The Logical Problem of Evil: On What Perfection Means

Previously on this blog, I offered a logical argument from evil against the existence of God, split over two posts. Some helpful comments on that argument confirmed for me that the weakest link in the argumentive chain was a certain premise..

(C) If God exists, then he instantiates all good-making properties, and no evil-making properties.

.. which I had taken to be an unproblematic consequence of perfect-being theology. Here I’d like to provide some motivation for the connection. For ease of exposition, I assume that God exists, and as in the previous posts, ‘good-making property’ refers to types rather than tokens.  Continue reading

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The Logical Problem: Support from Above

In the previous post, I sketched a valid argument from evil concluding the non-existence of God. I noted then that premise (3) was the most dubious, and promised to give it support. So..

Support for (3)

(A) God exists. (Assumption)
(B) If God exists, he is ontologically independent (i.e. it is possible that he should exist, without any other thing existing).
(C) If God exists, then he instantiates all good-making properties, and no evil-making properties.
(D) Thus, it is possible that God alone should exist, instantiating all good-making properties and no evil-making properties.
(E) Then, there is no good-making property whose instantiation entails instantiation of an evil-making property.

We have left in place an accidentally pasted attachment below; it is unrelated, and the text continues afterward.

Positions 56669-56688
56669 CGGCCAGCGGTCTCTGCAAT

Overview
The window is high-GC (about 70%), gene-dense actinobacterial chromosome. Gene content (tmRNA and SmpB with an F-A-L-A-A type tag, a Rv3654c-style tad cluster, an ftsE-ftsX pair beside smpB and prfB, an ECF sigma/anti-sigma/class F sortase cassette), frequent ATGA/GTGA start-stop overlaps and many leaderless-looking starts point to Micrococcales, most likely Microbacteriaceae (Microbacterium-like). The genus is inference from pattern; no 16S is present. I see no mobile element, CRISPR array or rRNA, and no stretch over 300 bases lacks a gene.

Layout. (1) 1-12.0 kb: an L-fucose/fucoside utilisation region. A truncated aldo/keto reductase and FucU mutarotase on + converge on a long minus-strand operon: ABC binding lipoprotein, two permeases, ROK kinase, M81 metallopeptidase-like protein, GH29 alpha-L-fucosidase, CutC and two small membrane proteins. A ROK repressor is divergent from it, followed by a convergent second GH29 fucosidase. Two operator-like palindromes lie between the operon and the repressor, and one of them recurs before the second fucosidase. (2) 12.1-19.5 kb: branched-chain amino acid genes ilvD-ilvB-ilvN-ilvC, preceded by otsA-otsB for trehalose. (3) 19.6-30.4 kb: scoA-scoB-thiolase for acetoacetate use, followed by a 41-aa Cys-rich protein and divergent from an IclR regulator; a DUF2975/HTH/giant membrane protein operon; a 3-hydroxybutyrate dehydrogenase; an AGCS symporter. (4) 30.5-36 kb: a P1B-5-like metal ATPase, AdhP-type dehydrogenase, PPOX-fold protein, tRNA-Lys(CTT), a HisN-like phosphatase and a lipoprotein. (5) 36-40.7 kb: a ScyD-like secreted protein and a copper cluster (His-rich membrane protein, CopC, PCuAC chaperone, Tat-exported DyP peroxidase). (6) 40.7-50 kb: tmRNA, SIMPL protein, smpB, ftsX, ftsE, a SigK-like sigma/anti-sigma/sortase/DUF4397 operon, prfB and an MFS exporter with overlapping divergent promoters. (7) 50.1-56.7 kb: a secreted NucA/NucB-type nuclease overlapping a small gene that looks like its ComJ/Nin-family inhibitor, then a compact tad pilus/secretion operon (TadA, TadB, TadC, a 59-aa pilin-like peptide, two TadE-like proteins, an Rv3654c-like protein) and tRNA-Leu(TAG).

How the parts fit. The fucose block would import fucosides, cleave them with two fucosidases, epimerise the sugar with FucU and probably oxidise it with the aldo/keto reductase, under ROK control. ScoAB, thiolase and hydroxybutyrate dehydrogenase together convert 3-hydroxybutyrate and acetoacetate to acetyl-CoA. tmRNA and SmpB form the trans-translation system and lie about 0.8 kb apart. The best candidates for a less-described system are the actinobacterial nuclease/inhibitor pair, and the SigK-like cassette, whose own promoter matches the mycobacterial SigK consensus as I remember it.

(F) Therefore, every evil-making property is such that its existence is not entailed by some good-making property.
(3) Every evil-making property is such that its existence is not entailed by some greater good-making property.

Continue reading

The Logical Problem of Evil: Sketching an Argument

The Logical Problem of Evil attempts to demonstrate that the existence of a traditional God is incompatible with the existence of evil, and so, given the obvious existence of evil, the non-existence of God. A famous version of this argument, given by J.L. Mackie argues1..

(1) If God exists, God is an omnipotent and wholly good being.
(2) A good being always eliminates evil as far as it can.
(3) There are no limits on what an omnipotent being can do.
(4) Evil exists.
(C) God does not exist.

Equally famous is the reply of Alvin Plantinga2. Continue reading